Such limits to adaptation are very relevant when considering the changing climatic extremes to which India is particularly vulnerable. Therefore, disaster management has to focus on long-term planning issues and should not be restricted just to disaster mitigation and response. India’s INDC emphasises that “85% of India’s area is vulnerable to one or multiple hazard” and that India has suffered “annual average flood damage of INR47.45 billion” (£480 million). Unfortunately, disaster management focuses more on ‘holistic disaster risk reduction and response’ for reducing existing vulnerability than on changing risks due to climate change and human pressures. Extreme weather is expected to intensify in the future, and events like the Uttarakhand floods in 2013 may not be so uncommon. The floods exposed governance failure and human developmental pressure on a fragile ecosystem, and prompted a re-examination of how holistic the disaster reduction mechanisms actually are. Therefore, risk reduction will have to be mainstreamed into existing decision-making, together with effective implementation of development and infrastructural guidelines, to account for human pressures along with changes in extremes brought about by climate change.
Long-term decision-making will be facilitated by the better monitoring emphasised by the INDC, but decision-making processes themselves will have to carefully integrate stakeholder concerns in addressing key vulnerabilities, which are often multi-sectoral. For example, a change in the availability of water resources is not just a water supply issue, but is also intrinsically connected to agriculture, aquatic ecosystems, energy (generation and usage), droughts and floods, biodiversity and health, among others. The processes of the National Action Plan on Climate Change and the State action plans on climate change disregard these critical linkages, perhaps due to entrenched differences in the functioning and mandates of ministries, departments and implementation agencies at various levels. In fact, several state plans have similarly-structured chapters contributed by different departments, with their corresponding ‘wish lists’, but without demonstrating any active consideration of inter-departmental coordination and convergence. The INDC is based on such processes, so a project-oriented implementation of adaptation under each mission may be needed. This approach is also inherently inflexible and does not allow for adaptive management to be incorporated into regular decision-making processes. This may be a cause for concern if a project that is useful in the short term turns out to be maladaptive in the long term.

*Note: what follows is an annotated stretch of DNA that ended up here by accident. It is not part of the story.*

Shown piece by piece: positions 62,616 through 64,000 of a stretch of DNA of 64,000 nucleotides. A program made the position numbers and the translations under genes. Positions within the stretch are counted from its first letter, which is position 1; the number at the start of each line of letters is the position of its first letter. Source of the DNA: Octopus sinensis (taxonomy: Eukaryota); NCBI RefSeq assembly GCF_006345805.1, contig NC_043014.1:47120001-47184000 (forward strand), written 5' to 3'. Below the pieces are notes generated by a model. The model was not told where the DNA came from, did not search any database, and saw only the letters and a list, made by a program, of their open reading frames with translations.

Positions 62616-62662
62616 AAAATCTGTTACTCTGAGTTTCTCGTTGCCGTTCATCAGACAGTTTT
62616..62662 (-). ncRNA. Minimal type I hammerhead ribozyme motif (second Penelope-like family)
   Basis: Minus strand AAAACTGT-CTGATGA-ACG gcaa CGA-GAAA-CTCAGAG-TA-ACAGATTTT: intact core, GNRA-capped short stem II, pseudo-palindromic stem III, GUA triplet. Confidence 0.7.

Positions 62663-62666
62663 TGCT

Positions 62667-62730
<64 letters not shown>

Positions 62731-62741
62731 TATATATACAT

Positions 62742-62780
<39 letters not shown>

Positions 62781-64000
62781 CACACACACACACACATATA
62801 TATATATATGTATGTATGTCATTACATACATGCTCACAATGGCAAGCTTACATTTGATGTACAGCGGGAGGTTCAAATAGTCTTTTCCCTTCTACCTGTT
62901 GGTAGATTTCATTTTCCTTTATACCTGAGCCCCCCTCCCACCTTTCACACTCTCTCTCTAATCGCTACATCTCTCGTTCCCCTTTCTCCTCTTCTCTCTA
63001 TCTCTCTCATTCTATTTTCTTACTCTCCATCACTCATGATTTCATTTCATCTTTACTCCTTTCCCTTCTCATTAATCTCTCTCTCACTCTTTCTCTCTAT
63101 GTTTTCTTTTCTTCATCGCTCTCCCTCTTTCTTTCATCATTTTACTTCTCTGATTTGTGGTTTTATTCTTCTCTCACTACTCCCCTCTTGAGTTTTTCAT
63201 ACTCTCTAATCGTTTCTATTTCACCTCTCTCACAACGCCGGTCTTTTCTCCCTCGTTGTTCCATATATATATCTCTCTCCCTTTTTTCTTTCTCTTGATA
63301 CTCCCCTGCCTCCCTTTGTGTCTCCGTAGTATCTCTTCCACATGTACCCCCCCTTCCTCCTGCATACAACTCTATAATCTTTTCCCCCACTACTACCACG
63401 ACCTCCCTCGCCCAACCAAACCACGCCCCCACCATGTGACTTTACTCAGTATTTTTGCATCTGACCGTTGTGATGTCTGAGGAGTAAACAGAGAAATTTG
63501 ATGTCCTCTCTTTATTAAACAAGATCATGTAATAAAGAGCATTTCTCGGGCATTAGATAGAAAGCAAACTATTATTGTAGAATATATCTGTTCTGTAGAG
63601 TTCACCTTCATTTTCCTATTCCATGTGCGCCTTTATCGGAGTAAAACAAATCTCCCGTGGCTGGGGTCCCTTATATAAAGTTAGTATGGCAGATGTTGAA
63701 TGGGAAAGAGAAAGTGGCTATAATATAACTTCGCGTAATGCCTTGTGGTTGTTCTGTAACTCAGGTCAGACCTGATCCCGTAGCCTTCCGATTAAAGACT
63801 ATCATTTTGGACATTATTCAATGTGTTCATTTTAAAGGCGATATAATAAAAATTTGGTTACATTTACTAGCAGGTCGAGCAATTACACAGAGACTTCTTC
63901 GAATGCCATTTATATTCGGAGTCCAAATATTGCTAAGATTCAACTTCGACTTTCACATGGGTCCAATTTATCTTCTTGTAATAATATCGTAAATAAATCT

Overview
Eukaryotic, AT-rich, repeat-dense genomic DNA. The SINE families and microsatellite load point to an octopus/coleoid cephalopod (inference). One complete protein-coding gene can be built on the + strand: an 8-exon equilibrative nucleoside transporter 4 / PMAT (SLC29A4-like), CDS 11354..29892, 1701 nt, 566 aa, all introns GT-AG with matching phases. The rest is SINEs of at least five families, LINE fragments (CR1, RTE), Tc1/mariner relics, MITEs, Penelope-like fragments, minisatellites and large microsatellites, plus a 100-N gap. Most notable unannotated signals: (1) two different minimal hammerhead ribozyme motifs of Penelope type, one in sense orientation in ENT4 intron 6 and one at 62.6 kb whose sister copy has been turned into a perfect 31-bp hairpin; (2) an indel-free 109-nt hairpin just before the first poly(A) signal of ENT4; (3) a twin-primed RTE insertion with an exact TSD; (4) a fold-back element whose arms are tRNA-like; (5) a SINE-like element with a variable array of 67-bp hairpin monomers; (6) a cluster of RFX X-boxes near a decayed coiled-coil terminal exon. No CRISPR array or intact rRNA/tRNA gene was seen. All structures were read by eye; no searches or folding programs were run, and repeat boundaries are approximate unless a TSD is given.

A broader engagement with all future developmental and infrastructural aspects is therefore required for adaptation to be effectively mainstreamed. Such mainstreaming will also help to engage the private sector in adaptation. At present the private sector’s involvement is primarily restricted to mitigation in India’s INDC, as well the overarching National Environmental Policy. Private sector involvement is especially relevant considering that the five-year total budget requirement of State action plans on climate change altogether is £114 billion, while this year’s budget for the National Adaptation Fund is about £35 million. Even with support from the developed world, which India seeks in Paris, financing adaptation will require greater engagement and effort.